Network Working Group L. Masinter
Request for Comments: 2397 Xerox Corporation
Category: Standards Track August 1998 The "data" URL scheme
Status of this Memo
This document specifies an Internet standards track protocol for the
Internet community, and requests discussion and suggestions for
improvements. Please refer to the current edition of the "Internet
Official Protocol Standards" (STD 1) for the standardization state
and status of this protocol. Distribution of this memo is unlimited.
Copyright (C) The Internet Society (1998). All Rights Reserved.
A new URL scheme, "data", is defined. It allows inclusion of small
data items as "immediate" data, as if it had been included
Some applications that use URLs also have a need to embed (small)
media type data directly inline. This document defines a new URL
scheme that would work like 'immediate addressing'. The URLs are of
The <mediatype> is an Internet media type specification (with
optional parameters.) The appearance of ";base64" means that the data
is encoded as base64. Without ";base64", the data (as a sequence of
octets) is represented using ASCII encoding for octets inside the
range of safe URL characters and using the standard %xx hex encoding
of URLs for octets outside that range. If <mediatype> is omitted, it
defaults to text/plain;charset=US-ASCII. As a shorthand,
"text/plain" can be omitted but the charset parameter supplied.
The "data:" URL scheme is only useful for short values. Note that
some applications that use URLs may impose a length limit; for
example, URLs embedded within <A> anchors in HTML have a length limit
determined by the SGML declaration for HTML [RFC1866]. The LITLEN
(1024) limits the number of characters which can appear in a single
attribute value literal, the ATTSPLEN (2100) limits the sum of all
lengths of all attribute value specifications which appear in a tag,
and the TAGLEN (2100) limits the overall length of a tag.
The "data" URL scheme has no relative URL forms.
dataurl := "data:" [ mediatype ] [ ";base64" ] "," data
mediatype := [ type "/" subtype ] *( ";" parameter )
data := *urlchar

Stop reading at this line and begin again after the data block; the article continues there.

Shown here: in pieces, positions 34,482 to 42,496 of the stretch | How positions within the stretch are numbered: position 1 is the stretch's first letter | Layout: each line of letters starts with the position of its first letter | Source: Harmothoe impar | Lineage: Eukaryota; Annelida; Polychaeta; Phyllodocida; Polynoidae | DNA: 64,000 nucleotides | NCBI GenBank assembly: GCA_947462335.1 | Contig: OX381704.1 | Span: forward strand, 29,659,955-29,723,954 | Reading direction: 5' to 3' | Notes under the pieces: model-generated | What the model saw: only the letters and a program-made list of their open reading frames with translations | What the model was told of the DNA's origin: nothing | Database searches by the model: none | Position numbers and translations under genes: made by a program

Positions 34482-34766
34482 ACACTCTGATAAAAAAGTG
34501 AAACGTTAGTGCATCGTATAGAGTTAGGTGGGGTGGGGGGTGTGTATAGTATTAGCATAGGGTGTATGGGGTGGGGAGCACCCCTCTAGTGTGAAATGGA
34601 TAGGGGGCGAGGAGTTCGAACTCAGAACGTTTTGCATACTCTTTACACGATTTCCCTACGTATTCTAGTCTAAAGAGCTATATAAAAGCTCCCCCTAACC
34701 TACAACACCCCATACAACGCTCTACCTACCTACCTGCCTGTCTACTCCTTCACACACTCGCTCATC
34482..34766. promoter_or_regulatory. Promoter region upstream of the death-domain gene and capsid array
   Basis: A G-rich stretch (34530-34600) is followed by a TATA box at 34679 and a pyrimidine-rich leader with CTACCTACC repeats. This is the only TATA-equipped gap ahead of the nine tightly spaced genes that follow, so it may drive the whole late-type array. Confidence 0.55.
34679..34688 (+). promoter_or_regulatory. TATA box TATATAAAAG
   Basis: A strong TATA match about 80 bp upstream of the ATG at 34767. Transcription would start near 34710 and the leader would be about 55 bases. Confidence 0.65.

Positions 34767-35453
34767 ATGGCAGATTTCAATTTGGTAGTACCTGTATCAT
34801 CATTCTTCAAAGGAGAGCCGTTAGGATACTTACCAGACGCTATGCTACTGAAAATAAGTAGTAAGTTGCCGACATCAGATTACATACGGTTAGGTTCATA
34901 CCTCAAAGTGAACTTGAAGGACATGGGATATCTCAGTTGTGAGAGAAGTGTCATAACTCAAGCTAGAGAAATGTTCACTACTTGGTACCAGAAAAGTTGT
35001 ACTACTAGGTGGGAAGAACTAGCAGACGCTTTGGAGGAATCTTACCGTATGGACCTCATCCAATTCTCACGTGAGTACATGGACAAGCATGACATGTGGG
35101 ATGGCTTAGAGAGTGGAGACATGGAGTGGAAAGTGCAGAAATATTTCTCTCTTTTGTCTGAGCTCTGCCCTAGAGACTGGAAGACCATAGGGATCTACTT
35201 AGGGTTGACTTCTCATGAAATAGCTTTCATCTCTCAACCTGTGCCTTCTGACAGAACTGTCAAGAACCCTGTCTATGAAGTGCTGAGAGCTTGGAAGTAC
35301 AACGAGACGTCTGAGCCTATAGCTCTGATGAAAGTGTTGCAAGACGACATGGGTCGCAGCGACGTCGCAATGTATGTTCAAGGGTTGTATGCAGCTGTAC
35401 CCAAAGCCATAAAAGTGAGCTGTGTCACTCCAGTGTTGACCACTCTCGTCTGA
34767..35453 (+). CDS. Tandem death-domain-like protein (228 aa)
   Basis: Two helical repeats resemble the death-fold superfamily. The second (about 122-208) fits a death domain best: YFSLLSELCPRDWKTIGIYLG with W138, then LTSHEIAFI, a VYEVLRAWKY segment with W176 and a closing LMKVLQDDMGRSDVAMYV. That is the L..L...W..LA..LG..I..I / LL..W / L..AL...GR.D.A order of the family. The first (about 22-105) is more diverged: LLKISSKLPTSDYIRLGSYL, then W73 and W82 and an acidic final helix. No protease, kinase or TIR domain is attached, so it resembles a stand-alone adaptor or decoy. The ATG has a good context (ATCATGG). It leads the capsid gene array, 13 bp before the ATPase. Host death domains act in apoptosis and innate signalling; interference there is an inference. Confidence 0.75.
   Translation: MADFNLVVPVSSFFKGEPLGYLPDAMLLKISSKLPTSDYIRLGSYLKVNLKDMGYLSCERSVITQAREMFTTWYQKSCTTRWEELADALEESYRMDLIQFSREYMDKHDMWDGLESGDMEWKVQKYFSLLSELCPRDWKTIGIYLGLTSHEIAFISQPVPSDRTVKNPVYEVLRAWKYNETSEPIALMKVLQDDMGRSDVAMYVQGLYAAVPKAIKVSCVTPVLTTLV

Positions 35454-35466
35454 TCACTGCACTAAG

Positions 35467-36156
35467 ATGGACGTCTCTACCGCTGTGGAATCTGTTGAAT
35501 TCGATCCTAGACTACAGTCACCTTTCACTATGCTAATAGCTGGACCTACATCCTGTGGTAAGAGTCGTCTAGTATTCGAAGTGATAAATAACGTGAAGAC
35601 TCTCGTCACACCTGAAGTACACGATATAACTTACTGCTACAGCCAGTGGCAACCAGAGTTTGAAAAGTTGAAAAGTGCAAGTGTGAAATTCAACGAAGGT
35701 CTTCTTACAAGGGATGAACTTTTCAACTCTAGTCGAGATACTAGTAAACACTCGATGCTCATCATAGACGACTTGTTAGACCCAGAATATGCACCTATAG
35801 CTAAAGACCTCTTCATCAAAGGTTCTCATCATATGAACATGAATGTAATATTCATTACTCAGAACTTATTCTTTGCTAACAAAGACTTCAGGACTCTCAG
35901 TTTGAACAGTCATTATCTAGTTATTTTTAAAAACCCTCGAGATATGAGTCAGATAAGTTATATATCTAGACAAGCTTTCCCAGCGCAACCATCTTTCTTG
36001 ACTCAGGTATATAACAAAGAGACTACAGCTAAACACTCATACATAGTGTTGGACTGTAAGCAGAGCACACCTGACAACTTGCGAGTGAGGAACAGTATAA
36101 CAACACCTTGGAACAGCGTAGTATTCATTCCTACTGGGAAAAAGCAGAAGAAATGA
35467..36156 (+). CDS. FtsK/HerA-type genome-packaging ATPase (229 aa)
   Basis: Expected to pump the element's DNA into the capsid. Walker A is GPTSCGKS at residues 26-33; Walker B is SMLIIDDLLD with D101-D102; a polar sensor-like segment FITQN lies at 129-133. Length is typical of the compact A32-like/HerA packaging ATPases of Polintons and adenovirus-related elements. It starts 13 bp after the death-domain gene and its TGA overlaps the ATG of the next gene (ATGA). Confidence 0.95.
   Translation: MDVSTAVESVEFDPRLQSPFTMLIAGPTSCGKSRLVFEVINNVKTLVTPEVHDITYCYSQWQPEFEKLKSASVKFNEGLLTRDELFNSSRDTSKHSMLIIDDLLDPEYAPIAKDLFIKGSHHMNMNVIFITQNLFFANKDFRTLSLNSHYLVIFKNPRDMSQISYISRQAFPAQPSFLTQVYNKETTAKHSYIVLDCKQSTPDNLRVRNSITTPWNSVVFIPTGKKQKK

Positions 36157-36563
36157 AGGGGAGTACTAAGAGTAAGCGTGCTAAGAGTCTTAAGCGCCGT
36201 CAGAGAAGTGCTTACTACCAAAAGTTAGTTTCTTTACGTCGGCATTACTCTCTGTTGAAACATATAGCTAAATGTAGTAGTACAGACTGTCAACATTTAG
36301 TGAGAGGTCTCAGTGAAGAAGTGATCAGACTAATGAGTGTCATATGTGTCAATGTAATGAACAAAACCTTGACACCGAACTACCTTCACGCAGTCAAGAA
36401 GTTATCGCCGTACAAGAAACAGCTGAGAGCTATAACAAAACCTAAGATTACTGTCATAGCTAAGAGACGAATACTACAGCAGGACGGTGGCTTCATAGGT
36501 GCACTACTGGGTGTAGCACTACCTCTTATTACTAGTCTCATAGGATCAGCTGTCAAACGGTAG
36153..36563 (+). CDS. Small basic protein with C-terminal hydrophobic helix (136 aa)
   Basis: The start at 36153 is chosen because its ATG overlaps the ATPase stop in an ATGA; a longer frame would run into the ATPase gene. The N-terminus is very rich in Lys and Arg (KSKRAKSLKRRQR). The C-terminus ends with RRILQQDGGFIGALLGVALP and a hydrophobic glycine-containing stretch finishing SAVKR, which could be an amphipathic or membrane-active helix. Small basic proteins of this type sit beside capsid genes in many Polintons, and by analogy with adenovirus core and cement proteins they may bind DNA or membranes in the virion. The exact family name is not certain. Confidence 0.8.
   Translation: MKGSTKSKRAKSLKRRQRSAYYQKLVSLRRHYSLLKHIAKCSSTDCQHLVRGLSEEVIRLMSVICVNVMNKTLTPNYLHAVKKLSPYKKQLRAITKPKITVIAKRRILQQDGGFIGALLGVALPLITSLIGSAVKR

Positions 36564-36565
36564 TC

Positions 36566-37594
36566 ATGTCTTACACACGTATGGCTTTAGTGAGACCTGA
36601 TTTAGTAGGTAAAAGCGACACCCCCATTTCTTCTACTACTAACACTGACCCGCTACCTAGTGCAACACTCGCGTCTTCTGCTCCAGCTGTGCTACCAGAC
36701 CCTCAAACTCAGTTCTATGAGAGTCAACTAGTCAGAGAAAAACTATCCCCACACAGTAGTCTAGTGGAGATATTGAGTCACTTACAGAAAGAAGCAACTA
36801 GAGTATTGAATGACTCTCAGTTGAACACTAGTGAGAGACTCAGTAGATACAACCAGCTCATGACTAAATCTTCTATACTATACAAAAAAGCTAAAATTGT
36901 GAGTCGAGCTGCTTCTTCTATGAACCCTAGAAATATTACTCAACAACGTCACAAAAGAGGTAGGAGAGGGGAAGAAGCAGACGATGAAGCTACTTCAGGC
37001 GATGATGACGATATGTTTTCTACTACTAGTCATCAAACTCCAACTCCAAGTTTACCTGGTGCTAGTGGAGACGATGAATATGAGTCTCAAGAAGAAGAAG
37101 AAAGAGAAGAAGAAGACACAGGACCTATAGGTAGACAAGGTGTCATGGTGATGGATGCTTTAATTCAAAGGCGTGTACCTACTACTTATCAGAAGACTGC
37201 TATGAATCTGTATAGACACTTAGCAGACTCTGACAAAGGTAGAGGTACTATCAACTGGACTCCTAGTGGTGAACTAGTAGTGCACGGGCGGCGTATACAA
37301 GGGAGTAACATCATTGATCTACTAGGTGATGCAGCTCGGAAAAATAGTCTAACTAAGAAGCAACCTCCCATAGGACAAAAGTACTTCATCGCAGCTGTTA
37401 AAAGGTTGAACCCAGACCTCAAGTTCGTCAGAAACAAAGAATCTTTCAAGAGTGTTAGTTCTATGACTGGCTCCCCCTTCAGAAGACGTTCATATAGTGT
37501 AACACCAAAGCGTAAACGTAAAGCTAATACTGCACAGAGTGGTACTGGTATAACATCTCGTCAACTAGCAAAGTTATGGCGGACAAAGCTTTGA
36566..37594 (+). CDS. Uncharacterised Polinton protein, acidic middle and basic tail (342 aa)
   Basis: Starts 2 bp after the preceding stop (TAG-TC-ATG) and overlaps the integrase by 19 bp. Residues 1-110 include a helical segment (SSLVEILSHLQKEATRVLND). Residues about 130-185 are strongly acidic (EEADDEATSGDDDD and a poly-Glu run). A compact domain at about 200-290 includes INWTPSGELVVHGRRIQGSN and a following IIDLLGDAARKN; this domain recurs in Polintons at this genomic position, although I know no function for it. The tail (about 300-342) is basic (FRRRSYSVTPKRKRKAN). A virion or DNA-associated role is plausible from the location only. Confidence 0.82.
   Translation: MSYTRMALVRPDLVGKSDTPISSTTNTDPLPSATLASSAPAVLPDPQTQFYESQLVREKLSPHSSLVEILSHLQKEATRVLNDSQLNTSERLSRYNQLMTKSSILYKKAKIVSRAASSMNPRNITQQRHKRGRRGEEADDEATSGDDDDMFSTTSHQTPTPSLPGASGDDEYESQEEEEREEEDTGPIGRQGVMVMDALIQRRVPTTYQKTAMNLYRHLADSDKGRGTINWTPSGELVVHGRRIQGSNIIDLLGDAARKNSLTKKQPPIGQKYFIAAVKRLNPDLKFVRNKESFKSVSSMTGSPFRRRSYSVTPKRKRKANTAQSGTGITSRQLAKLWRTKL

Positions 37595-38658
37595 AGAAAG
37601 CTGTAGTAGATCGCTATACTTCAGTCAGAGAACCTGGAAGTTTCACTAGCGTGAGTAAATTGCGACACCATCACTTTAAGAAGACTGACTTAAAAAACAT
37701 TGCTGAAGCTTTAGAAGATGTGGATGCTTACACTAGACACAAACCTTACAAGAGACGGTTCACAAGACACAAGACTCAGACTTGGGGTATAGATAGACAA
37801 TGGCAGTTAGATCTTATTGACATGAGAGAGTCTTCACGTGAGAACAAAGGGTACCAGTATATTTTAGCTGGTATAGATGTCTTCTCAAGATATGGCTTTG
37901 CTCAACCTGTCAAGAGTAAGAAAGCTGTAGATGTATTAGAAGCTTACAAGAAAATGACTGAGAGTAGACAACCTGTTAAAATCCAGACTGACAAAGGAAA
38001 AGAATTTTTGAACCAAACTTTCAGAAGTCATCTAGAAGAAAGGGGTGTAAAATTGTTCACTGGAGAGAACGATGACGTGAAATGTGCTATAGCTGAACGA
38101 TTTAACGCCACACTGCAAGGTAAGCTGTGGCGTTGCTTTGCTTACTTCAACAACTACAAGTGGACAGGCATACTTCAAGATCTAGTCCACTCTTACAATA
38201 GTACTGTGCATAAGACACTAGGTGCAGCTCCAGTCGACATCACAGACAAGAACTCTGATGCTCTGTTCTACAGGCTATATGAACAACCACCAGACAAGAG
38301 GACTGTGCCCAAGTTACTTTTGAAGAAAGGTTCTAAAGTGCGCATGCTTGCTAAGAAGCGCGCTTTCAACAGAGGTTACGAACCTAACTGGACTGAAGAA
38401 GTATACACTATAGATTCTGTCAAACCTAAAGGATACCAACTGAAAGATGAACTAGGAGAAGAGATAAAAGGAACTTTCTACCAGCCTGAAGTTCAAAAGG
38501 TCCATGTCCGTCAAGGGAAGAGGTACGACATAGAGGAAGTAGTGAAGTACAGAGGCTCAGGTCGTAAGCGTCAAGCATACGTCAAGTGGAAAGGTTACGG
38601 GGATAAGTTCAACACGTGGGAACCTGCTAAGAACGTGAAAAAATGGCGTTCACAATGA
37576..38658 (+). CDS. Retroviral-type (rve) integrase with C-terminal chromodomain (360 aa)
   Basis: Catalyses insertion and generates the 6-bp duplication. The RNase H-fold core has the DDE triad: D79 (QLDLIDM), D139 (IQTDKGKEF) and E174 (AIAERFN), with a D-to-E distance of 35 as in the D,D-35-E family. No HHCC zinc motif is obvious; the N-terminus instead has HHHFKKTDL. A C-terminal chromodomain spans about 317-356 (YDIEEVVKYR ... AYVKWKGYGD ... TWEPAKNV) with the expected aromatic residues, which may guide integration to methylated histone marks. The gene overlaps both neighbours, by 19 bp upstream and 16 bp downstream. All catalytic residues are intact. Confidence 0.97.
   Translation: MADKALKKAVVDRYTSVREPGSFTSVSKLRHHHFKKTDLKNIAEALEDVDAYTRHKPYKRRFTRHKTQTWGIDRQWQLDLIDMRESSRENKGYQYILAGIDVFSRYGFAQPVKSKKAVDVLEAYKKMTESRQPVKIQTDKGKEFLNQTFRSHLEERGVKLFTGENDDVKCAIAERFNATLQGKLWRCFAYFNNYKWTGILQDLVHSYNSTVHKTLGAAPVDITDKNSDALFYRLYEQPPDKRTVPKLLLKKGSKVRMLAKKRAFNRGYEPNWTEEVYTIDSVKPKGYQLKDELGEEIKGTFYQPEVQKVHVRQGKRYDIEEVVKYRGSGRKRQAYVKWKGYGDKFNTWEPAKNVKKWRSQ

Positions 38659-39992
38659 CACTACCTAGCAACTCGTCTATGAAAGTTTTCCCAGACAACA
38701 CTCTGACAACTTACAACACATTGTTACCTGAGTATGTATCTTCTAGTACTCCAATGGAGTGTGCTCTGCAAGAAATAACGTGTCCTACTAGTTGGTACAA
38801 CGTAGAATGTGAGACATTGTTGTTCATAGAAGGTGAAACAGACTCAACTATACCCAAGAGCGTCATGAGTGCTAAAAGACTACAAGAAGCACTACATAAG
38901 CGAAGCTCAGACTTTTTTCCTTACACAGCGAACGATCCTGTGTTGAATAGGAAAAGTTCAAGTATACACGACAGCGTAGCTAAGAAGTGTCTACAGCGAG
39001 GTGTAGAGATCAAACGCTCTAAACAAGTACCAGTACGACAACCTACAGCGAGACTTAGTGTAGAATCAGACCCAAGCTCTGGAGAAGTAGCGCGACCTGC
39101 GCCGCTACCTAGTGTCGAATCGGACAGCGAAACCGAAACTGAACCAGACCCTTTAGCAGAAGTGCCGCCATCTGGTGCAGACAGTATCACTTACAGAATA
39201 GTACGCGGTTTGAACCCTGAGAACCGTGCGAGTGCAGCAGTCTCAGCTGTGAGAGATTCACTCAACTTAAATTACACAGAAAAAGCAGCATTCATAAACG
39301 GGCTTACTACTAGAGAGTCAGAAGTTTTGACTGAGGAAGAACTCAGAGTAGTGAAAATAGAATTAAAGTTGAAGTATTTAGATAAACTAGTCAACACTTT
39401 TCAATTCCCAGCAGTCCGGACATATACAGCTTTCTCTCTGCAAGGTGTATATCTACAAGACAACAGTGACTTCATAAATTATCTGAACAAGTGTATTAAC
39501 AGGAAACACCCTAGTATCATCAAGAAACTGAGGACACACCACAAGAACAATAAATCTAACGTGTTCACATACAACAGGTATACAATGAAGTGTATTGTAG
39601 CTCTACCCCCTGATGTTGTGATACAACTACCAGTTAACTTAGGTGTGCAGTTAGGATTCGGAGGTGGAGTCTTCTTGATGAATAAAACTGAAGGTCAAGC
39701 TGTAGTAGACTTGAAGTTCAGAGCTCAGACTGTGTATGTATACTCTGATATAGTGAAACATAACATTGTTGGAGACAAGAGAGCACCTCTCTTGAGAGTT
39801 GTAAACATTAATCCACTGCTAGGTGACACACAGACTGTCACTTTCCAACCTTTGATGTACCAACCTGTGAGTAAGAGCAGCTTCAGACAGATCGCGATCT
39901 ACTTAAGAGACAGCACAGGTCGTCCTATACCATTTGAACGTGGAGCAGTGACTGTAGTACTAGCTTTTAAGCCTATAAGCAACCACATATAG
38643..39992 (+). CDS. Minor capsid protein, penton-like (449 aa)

parameter := attribute "=" value
where "urlchar" is imported from [RFC2396], and "type", "subtype",
"attribute" and "value" are the corresponding tokens from [RFC2045],
represented using URL escaped encoding of [RFC2396] as necessary.
Attribute values in [RFC2045] are allowed to be either represented as
tokens or as quoted strings. However, within a "data" URL, the
"quoted-string" representation would be awkward, since the quote mark
is itself not a valid urlchar. For this reason, parameter values
should use the URL Escaped encoding instead of quoted string if the
parameter values contain any "tspecial".
The ";base64" extension is distinguishable from a content-type
parameter by the fact that it doesn't have a following "=" sign.
A data URL might be used for arbitrary types of data. The URL
encodes the text/plain string "A brief note", which might be useful
in a footnote link.
The HTML fragment:
could be used for a small inline image in a HTML document. (The
embedded image is probably near the limit of utility. For anything
else larger, data URLs are likely to be inappropriate.)
A data URL scheme's media type specification can include other
parameters; for example, one might specify a charset parameter.
can be used for a short sequence of greek characters.
Some applications may use the "data" URL scheme in order to provide
setup parameters for other kinds of networking applications. For
example, one might create a media type
whose content consists of a query string and a database identifier
for the "xxx" vendor's databases. A URL of the form:
could then be used in a local application to launch the "helper" for
application/vnd-xxx-query and give it the immediate data included.
This idea was originally proposed August 1995. Some versions of the
data URL scheme have been used in the definition of VRML, and a
version has appeared as part of a proposal for embedded data in HTML.
Various changes have been made, based on requests, to elide the media
type, pack the indication of the base64 encoding more tightly, and
eliminate "quoted printable" as an encoding since it would not easily
yield valid URLs without additional %xx encoding, which itself is
sufficient. The "data" URL scheme is in use in VRML, new applications
of HTML, and various commercial products. It is being used for object
parameters in Java and ActiveX applications.
Interpretation of the data within a "data" URL has the same security
considerations as any implementation of the given media type. An
application should not interpret the contents of a data URL which is
marked with a media type that has been disallowed for processing by
the application's configuration.
Sites which use firewall proxies to disallow the retrieval of certain
media types (such as application script languages or types with known
security problems) will find it difficult to screen against the
inclusion of such types using the "data" URL scheme. However, they
should be aware of the threat and take whatever precautions are
considered necessary within their domain.
The effect of using long "data" URLs in applications is currently
unknown; some software packages may exhibit unreasonable behavior
when confronted with data that exceeds its allocated buffer size.
[RFC2396] Berners-Lee, T., Fielding, R., and L. Masinter,
"Uniform Resource Identifiers (URI): Generic Syntax", RFC
2396, August 1998.
[RFC1866] Berners-Lee, T., and D. Connolly, "Hypertext Markup
Language - 2.0.", RFC 1866, November 1995.
[RFC2045] Freed N., and N. Borenstein., "Multipurpose Internet Mail
Extensions (MIME) Part One: Format of Internet Message
Bodies", RFC 2045, November 1996.
Author contact information:
Xerox Palo Alto Research Center
3333 Coyote Hill Road
Palo Alto, CA 94304
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